The Psalms of Advent, December 13, 2022
You are invited to light a candle and join me as we continue our journey with Advent Psalm 42, found here: https://www.biblegateway.com/passage/?search=Psalm%2042&version=NRSVUE.
As mentioned in the previous blog, the author of this poignant psalm-song-poem was most likely in Babylonian exile or had just returned to Israel, perhaps Jerusalem, and was mourning the ruin and displacement of his Jewish people. The word that speaks to me this Advent day is where, found in verses 3 and 10: “Where is your God”? In these verses, where is both question and demand.
As a minister for twenty years, as a spiritual companion, and as a Christian (along with any spiritual person) living in a secular society, I am quite familiar with the aching and/or cynical question, “Where is your God?” I’ve heard it asked at the death of an infant. I’ve heard it demanded after fervent, faithful prayers for a healing that didn’t happen. I’ve heard it asked in times of natural disasters and horrifying wars. I’ve heard it asked from good people when bad things happen. In the dark shadows of a three-year depression and also when I watched helplessly while my mother succumbed to Parkinson’s disease and dementia, I asked it myself. At times, I still do. Where are you, God?
I admit that I do not have the theologically definitive answer to the question, “Where is your God when . . . ?” I can only share my own personal ponderings and convictions. First, I suspect that many of us imagine God, by whatever name we use, as our personal genie or lucky magic charm. If we are good, if we are faithful, if we are obedient, if we do the right things and say the right words, then God “owes” us when trouble comes. When God doesn’t “pay up,” we throw away the lamp, dismiss the genie, toss the charm and look elsewhere.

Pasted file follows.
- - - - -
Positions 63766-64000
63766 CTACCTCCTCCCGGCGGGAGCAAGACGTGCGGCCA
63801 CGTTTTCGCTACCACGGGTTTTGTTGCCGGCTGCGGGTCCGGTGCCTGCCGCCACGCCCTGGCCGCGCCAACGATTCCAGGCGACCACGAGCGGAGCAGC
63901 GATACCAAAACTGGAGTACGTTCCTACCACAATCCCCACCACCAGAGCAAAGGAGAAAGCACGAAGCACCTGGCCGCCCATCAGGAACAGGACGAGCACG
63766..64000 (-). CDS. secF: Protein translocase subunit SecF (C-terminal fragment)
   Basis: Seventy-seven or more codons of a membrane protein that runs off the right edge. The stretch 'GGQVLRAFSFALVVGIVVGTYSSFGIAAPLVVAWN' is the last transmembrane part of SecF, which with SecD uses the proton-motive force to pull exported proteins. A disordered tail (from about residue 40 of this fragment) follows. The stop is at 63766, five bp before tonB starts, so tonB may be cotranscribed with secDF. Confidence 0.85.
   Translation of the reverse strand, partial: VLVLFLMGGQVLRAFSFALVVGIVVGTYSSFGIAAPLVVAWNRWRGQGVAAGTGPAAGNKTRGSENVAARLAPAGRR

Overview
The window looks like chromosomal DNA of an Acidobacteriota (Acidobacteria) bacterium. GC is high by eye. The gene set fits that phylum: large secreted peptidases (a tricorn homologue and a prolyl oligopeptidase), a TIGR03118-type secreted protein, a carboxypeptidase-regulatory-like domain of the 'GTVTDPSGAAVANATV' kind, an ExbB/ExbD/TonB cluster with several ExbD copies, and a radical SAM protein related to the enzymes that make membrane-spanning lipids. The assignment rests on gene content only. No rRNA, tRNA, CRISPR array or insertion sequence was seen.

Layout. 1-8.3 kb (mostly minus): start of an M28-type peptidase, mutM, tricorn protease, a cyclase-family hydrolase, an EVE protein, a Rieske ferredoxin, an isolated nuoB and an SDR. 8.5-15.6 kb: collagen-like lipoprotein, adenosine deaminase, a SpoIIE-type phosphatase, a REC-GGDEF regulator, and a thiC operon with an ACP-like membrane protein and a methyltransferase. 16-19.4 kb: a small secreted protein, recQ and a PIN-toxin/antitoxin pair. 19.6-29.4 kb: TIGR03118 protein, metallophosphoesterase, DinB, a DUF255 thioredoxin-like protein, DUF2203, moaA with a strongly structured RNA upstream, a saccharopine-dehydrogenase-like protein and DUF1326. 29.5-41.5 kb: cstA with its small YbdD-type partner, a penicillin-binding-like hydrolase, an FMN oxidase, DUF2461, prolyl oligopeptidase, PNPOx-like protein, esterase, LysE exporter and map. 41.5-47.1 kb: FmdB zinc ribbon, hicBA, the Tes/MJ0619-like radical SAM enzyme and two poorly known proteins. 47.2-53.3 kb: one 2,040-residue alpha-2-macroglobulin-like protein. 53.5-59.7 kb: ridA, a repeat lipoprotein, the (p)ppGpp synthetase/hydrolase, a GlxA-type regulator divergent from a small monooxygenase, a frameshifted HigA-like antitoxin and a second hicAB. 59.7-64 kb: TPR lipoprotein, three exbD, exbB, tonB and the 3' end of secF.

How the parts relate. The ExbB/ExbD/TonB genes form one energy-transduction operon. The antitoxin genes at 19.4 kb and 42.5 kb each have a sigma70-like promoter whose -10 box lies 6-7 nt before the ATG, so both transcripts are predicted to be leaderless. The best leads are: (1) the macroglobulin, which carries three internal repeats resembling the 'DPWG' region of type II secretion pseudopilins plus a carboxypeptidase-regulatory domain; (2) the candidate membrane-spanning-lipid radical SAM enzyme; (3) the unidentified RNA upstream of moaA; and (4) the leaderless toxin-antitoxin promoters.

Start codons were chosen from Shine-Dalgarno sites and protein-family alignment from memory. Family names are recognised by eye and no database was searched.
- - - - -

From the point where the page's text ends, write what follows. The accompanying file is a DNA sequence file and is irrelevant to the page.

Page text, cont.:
Secondly, we like to place blame on anyone but ourselves, and God is an easy target. The problem, though, is that God isn’t the source of sorrow and disappointment. Often what gets dealt us is a result of our own choices (the gift and challenge of free will) about what we eat, drink, breathe, where we live, who we choose to love, how well we take care of our bodily temples, etc. And, often our lives are changed by others’ choices and actions, as well as those things over which we have no control. Wars are a product of human greed, injustice, and evil, not of God. Many natural disasters affect or kill hundreds of thousands of people because we continue to build where Mother Nature has said we should not. Those who have lived before us have left a legacy of environmental abuse, along with the careless ways we live now, even though God trusted us to be good stewards of creation. But it’s much easier to just blame God than to admit our own failings.
Finally, I believe God most waits and makes God’s Self known in the dark places. The Franciscan contemplative theologian Fr. Richard Rohr has written that Christ didn’t die to “take away our sins” (whatever that actually means) but to take on all human suffering in order to demonstrate the God of love who is ever-present, ever-compassionate, ever caring. Through my own personal experiences, I believe that the Holy One, the one Who Is, the “living God” (verse 2) will always be present in the darkest shadows where “deep calls to deep” (verse 7) in its rawest, most honest voice. For myself as a Christian, this hope is the promise and meaning of Christmas.
Blessings ~ Rosemary
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